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Loose, Myrtle; Bastian, June / Persohn family tree 1812-1988
(1812-1988)

Additional history,   pp. 6-15 PDF (5.3 MB)


Page 7

During the next thirty years families increased and membership
increased also, making it necessary to build a new church building.
An extra half acre of land west of the church was bought from
Henry M. Bastian on Mar.12, 1901. Same description as above, with
an additional 5 rods west and 16 rods north. This makes a total of
2 acres for the church and the parsonage.
The west 5 rods of church property were deeded to Fritz Bastian,
Carl Zick, Henry Bastian, Geo. Wolfmeyer, David Reichardt, Robert
Timm, Henry Zick and Carl Keuers Trustees of the German M.E.Church
of Brillion in Calumet Co. or their successors in office. Mar.12,1901.
Recorded 7/6/1901 in Vol.31 Page 570 in Cal. Co. Court House.
The first parsonage was built while Rev.Ferdinand Karnopp served
from 1873 to 1875. Fire destroyed the parsonage in 1928 during the
Rev.W.P.Kramer's pastorate. The present parsonage was built shortly
afterward. The Kramer family lived in a cottage on the campgrounds
during the rebuilding of the parsonage.
The congregation has celebrated its 50th or golden jubilee on
Apr.21, 1912, its 75th anniversary on Apr.24 and 25,1937, the 100th
anniversary May 13, 1962 and now the 125th anniversary Sept.20,1987.
There was remodeling and improvements made to the inside and outside
of the building and surroundings, but the word of God was preached
to all who entered to worship thru out these years. More then 40 min-
isters have served this parish.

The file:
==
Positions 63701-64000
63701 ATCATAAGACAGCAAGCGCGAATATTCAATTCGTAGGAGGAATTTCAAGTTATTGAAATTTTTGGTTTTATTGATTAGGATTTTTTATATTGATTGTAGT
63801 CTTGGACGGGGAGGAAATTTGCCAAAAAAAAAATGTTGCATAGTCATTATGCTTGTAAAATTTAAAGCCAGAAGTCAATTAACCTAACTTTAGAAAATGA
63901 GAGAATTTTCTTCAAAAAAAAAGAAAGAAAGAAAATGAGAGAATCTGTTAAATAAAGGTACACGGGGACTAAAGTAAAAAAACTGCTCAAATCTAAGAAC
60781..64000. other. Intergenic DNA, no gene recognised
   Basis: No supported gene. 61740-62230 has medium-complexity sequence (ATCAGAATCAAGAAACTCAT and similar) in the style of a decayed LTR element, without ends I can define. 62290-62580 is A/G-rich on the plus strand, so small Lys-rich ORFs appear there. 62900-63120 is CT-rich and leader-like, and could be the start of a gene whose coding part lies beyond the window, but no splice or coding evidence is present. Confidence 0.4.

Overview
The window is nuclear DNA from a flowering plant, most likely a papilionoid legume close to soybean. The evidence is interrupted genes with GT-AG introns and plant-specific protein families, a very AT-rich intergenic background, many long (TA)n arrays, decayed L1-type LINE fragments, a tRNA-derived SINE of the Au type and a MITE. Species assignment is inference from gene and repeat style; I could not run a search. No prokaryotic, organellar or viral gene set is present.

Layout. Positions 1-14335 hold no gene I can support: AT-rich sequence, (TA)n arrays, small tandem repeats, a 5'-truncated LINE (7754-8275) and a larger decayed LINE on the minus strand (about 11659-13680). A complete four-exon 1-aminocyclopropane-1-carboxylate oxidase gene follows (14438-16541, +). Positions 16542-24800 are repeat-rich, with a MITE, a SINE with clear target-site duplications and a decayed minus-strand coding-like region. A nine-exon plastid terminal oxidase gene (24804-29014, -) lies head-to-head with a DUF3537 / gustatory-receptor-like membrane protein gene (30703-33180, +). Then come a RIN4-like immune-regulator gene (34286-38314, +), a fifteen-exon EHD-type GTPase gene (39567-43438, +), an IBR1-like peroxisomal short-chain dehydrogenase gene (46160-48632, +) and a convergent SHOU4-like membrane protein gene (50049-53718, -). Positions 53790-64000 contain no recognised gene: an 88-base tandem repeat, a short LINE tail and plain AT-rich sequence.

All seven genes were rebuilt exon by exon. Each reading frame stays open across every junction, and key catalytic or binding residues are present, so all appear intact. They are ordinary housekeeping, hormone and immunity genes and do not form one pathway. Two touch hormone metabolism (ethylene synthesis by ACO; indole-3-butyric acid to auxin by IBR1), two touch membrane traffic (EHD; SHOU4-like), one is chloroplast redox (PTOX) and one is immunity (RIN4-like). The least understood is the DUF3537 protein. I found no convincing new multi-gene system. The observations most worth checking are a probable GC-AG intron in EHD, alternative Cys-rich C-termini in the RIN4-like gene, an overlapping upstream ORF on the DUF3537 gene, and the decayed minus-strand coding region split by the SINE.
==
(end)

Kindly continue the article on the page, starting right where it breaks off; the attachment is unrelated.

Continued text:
Many births, confirmations, deaths and marriages have taken place
over the years. The congregation has had organizations for every age
group,, such as BibleSchool, Youth Fellowship, Ladies Missionary
Society, Ladies Aid (now United Methodist Women), Methodist Men
and Sunday School for all ages. The members were also musically in-
clined so some music was always presented for the services. We have
welcomed many new ministers and also bid farewells to pastors and
their families. There were fellowship meals with each doings.
One quarter mile west and a little to the south side of the road
of the original church, there are remains of the camp-meeting grounds
started by our ancestors. Religious services were held in a tent in
the beginning.Later a frame tabernacle and private cottages were er-
ected. Religious services were held, during the summer, for several
days and evenings. People attending from surrounding cities stayed
in the cottages during these days. They prepared their meals and
cooked on oil stoves. All had to furnish their own bedding for the
cots and bedsteads. There was a well on the grounds, which supplied
water for cooking, drinking and your morning wash up time. There was
a hand pump on the well, you pumped your pail full of water and car-
ried it to your cottage. Relatives said lamps and lanterns were first
used on the camp grounds. Then a delco-light plant supplied the elect-
ricity. The later years the public service supplied the electricity.
About a week before the services were scheduled to begin, the
grounds were cleared of long grass and old dry leaves. Cottages were
housecleaned and lights were supplied with oil and glass chimneys
cleaned. The local church members donated their time and labors to be
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